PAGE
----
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Letters to the Editor

June 02, 2003

War raises a number of troubling questions


To the editor:

Many Americans understand definitions and concepts. No matter what a person's position on America's war against Iraq, perhaps we Americans can have some common ground about the English language. For example, Webster's definition of "diplomacy" is "the art or practice of conducting international relations, as in negotiating alliances, treaties, and agreements."

As far as I understand, the only communication that Bush and his administration had with Iraq was telling them to disarm or else. Sorry, President Bush, but ultimatums are not acts of "diplomacy." The Bush administration's diplomacy with the Prime Ministers of other countries at the United Nations came down to this - "you're either with me or against me." Sorry, but, that's not "diplomacy" either.

Then there's this term "fight for peace." Webster defines "peace" as "the absence of war." So please, give the Americans a little credit and say something like, "fight for power" or "fight for control," not "fight for peace" because you just can't do that. Now we are in the process of threatening Syria with an invasion if they don't "behave." Of course, the administration is denying that we are actually threatening war against Syria. Instead, Mr. Rumsfeld said, "they know what happened to Iraq so they know what we mean." I don't know about you, but I'm a little tired of being treated like I'm some idiot. Just tell the truth: we are giving Syria an ultimatum or else we will invade.

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I'm also concerned about mainstream media's presentation of this war. The war is being presented to us in the way that the Bush administration wants it to be seen - as a liberation. Many Iraqis and Arabs in other countries, although adamantly against Saddam Hussein, see the war, not as a "liberation," but an "invasion" of an Arab country by Bush's America. I know this because I listen to certain news stations like WPFW 89.3 FM out of Washington, D.C. that presents news that is not censored by the White House or the Pentagon or corporate business. They also allow discussion of all sides of the issues. I have also been learning from these stations information such as the approximate numbers of innocent Iraqi victims that were killed on a given day, which infrastructures we have intentionally or accidentally bombed, and what other countries around the world are saying about America's war on Iraq.

I might add that the headlines around the world are mostly anti-American. I heard a story from a news corespondent in Iraq on April 24 about the Iraqi children who are having their limbs blown off by land mines. I would like to remind the readers that President Bush refused to sign the Land Mine Treaty. It's a very dark day in our country when there is censorship of information for the purpose of creating support for an administration's foreign policies.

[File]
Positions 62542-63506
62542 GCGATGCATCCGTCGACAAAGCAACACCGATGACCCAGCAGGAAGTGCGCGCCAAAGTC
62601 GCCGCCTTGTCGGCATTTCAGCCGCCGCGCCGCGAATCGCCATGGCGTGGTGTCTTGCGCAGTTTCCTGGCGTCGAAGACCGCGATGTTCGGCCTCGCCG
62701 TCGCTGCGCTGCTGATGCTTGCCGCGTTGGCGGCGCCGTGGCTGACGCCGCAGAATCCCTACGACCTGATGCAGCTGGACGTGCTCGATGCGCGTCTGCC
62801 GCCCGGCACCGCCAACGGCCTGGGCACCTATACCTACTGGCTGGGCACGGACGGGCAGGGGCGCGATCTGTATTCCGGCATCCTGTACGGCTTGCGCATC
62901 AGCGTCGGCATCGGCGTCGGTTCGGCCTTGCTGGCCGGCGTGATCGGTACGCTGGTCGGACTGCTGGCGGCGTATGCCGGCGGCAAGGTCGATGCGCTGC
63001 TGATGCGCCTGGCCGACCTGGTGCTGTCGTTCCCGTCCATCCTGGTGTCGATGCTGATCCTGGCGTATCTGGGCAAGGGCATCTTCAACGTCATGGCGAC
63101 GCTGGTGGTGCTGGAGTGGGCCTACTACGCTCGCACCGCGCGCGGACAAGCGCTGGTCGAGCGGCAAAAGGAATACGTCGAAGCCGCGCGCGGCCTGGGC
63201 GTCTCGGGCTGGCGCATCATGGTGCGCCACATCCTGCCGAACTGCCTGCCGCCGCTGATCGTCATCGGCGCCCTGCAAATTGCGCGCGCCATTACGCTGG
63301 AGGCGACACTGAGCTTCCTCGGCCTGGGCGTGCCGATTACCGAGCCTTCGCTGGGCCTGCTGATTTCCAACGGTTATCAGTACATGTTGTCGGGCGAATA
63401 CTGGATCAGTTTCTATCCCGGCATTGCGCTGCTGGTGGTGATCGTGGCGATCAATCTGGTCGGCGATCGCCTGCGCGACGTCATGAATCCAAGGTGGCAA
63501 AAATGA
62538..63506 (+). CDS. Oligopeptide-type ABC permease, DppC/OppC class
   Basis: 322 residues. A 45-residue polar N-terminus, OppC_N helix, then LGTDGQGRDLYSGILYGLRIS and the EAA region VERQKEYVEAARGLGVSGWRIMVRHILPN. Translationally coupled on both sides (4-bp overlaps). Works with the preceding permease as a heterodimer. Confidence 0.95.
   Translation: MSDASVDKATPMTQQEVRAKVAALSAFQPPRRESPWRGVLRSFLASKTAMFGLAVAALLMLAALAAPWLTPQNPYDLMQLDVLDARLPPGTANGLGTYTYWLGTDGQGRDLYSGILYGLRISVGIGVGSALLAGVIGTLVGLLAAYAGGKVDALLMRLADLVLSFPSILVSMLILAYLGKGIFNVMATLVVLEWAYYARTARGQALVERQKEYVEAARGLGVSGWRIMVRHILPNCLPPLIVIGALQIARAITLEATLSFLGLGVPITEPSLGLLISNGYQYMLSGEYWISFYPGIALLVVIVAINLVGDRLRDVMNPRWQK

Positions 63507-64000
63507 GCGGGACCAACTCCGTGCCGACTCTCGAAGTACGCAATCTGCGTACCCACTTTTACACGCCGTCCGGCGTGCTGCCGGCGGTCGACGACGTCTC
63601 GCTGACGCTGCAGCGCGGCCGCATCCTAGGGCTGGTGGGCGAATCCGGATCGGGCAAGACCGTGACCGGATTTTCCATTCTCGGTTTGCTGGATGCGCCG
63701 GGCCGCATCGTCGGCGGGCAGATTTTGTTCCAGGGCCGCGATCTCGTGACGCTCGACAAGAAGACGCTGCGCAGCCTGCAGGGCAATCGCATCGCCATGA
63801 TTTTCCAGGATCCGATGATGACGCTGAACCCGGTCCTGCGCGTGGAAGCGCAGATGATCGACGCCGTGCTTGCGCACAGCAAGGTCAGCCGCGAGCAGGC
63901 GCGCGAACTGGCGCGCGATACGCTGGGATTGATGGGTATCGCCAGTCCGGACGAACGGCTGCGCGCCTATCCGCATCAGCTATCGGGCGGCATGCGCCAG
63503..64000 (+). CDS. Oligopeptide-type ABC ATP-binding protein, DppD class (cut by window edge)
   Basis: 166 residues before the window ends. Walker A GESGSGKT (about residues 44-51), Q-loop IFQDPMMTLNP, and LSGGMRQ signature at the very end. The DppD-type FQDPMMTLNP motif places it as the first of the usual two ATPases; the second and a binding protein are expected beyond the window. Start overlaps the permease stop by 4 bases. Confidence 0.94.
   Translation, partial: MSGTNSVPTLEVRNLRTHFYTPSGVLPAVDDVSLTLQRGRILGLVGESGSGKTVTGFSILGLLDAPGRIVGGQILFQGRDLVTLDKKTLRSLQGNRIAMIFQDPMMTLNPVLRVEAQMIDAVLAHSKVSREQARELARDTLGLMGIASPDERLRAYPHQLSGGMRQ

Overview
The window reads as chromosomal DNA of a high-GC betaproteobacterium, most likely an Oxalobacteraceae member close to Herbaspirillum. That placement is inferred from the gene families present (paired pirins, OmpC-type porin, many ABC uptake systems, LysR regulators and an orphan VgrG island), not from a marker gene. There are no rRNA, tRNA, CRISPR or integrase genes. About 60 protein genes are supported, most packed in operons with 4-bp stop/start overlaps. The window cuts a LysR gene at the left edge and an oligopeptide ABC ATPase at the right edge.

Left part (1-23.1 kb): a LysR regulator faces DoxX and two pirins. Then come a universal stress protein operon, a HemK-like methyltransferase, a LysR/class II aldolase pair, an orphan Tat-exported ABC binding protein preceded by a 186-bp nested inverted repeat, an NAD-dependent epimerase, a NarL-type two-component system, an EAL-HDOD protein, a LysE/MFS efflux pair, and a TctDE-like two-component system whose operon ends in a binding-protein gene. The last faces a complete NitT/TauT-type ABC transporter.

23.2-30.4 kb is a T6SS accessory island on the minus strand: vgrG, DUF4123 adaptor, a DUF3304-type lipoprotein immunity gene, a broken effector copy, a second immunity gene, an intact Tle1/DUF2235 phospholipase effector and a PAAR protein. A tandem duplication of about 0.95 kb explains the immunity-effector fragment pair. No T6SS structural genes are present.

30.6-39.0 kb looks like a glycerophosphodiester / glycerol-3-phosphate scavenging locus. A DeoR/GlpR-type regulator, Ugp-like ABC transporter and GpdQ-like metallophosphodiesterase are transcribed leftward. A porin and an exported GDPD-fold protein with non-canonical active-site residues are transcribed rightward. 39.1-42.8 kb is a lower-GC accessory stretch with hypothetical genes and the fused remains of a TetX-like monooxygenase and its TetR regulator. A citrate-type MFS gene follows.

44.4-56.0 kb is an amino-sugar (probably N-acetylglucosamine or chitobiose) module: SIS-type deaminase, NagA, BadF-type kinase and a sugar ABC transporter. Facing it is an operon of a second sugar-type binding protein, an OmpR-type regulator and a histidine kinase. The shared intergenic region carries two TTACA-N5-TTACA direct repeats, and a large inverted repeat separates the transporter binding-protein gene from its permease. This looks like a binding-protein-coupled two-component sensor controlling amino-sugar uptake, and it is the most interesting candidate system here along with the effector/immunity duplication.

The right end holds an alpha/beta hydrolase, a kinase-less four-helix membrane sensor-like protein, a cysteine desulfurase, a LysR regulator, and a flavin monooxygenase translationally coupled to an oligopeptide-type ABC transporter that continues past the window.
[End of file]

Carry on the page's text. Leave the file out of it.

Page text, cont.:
This brings up another concern - the concept of fighting war to prevent terrorism. I have always thought that peace is created by making friends. That's what I was taught, and that's what I have taught my children. Through our destruction of a few enemies, I wonder how many more enemies we have created. Has this war really increased our "safety" when resentment towards America keeps growing? While threatening other countries may control them, does it really create "peace" that resides in ones heart? In a democracy, information is shared, and its people are free to discuss, debate, and make decisions based on truths. People can disagree openly without threat of reprisal. It is an open system of government "by the people." We have been living with secrecy, misrepresentation, and deception under the Bush administration.

Finally, I'd like to discuss a most misunderstood concept during these troubled times. "Patriot" is defined as a "person who loves, supports, and defends his country." As surely as a supporter of a war is patriotic, can also someone who truly believes that we are making a mistake be patriotic? Can someone who opposes a war love his country, and support and defend his country by trying to prevent if from making a decision that will put America's future at risk? Patriotism is about defending one's principles rather than taking a specific position. It is what makes America great.

James Gregory

Charles Town, W.Va.




City a wreck


To the editor:

Every time I think that I'll venture to go through downtown Hagerstown I am sorry I made the effort. Unbelievable. I don't think that I have ever had the opportunity to see our town when it wasn't torn up. How many times can you dig up the same street and sidewalks? Why are they continually tearing them up? Can't someone get this mess organized?

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